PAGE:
Top Japanese Politician Arrested Again In Bribery Scandal, and more big news stories!
This Week In Japan #21 (August 28th, 2020)
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Hosts of This Week In Japan
Born in England, Julian is a writer, videographer & musician living in Tokyo. When he’s not drinking copious amounts of English Tea, he can be found studying Japanese or trying to master the surprisingly complex basics of the Jiuta Shamisen.
Founder of Japan Insider (Former Ryu Tokyo). Japanese-born entrepreneur. Yasu spent his life around the globe – Japan, Singapore, Switzerland, Australia, and the U.S. He hopes he had more time to play Japanese RPGs. MBA from Columbia University in the City of New York.
Corrupt Government Official’s Bribery Exposed
Another former member of Abe Shinzo’s cabinet has once again been caught up in a scandal. Japanese lawmaker Tsukasa Akimoto was arrested on December 25th of last year for accepting bribes from an online Chinese gambling company. Recently, another arrest warrant has been issued for allegedly using accomplices to bribe the advisor to the same Chinese gambling site.
Akimoto’s corruption seems to know no bounds. Using three accomplices, Akihito Awaji, 54, Fumihiko Sato, 50, and Kazuhiro Miyatake, 49, he attempted to pay 30 million yen to the Japanese advisor of the Chinese gambling site 500.com for a false statement supporting him. This advisor, Masahiko Konno, had already been indicted once before for bribing Akimoto himself in an attempt to open a casino in Hokkaido.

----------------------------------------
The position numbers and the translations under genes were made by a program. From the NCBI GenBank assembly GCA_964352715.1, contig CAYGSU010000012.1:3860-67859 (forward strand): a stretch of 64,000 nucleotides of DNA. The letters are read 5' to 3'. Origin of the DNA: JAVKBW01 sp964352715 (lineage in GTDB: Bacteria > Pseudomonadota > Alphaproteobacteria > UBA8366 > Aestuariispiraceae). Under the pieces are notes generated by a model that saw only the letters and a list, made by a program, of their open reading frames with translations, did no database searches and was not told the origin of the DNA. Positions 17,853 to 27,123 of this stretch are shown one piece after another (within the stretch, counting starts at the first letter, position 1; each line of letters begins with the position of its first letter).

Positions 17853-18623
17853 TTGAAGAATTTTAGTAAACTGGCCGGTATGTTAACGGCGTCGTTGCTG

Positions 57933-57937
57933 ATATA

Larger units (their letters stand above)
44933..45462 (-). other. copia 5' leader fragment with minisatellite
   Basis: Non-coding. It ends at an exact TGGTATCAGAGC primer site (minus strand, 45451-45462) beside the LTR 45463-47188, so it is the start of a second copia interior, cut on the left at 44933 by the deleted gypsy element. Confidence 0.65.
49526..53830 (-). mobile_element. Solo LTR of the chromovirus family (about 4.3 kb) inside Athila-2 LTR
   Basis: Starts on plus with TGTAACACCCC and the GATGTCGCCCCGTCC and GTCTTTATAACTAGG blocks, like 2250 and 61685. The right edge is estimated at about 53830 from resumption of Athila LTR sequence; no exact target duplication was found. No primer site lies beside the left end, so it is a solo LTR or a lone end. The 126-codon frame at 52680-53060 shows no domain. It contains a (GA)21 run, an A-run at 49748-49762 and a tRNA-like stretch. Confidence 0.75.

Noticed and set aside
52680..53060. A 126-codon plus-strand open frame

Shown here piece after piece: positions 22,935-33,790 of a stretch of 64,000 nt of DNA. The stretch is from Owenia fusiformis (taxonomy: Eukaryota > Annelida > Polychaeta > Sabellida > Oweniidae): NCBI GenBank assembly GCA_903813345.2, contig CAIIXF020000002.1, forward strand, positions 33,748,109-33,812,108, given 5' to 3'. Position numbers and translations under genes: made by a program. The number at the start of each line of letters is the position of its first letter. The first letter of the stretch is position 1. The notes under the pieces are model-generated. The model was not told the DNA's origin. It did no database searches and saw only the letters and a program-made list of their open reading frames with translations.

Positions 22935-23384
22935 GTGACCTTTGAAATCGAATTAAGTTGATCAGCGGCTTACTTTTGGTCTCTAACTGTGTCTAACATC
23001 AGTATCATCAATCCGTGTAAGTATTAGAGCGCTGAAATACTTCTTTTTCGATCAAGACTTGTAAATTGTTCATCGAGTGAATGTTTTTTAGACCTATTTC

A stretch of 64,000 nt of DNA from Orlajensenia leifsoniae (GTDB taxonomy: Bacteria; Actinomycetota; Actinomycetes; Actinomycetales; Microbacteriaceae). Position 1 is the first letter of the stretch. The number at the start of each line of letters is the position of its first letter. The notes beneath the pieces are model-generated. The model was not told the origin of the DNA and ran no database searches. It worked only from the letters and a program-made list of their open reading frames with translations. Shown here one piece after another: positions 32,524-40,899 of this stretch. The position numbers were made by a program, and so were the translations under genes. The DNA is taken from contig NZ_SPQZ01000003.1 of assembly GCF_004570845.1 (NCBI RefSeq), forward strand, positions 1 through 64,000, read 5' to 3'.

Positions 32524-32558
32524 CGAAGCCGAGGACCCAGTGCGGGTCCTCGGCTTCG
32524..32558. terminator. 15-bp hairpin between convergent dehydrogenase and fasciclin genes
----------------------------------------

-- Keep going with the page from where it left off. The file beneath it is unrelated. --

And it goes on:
Despite making bail for his first arrest in March, Akimoto has since been kicked out of the ruling party, the Liberal Democratic Party, and has continued his work as a lawmaker, albeit on rocky ground. While he has denied all claims of bribing anyone for false testimony, it seems that he will be unable to shake off his most recent scandal. Sources involved in the investigation are reported to have discovered Akimoto’s fingerprints on the money that was offered to advisor Masahiko Konno.
Japan Prepares to Resume Cross-border Travel with Several Countries
Following up on our previous story of foreign residents being unable to enter Japan, it seems that there could be light at the end of the tunnel. According to the NHK, all foreign residents that have currently not been able to re-enter Japan may be able to do so starting from September. However, the Immigration Service Agency has yet to confirm this information.
According to the Ministry of Foreign Affairs, those who exited Japan after April 2 will still not be allowed to return as of now. However, the government has announced a “Phased Measure for Resuming Cross-Border Travel,” which intends to create a select quota of cross-border business travelers from certain countries. These countries are considered to have the coronavirus contained and include Vietnam, Thailand, Australia, New Zealand, Cambodia, Singapore, Republic of Korea, China, Hong Kong, Macau, Brunei, Malaysia, Myanmar, Mongolia, Laos, and Taiwan.
Opening the border to other countries not on the list is still an uncertainty, but there has been an announcement that the government is aiming to bolster its testing capacity at Japan’s major airports. This could be in preparation for a possible increase in returnees.
Homeless in Japan Are Yet to Receive A Government Subsidy
As many municipalities across Japan set to end the 10 man government stipend campaign this month, one ostracized group of people have yet to receive help: Japan’s homeless.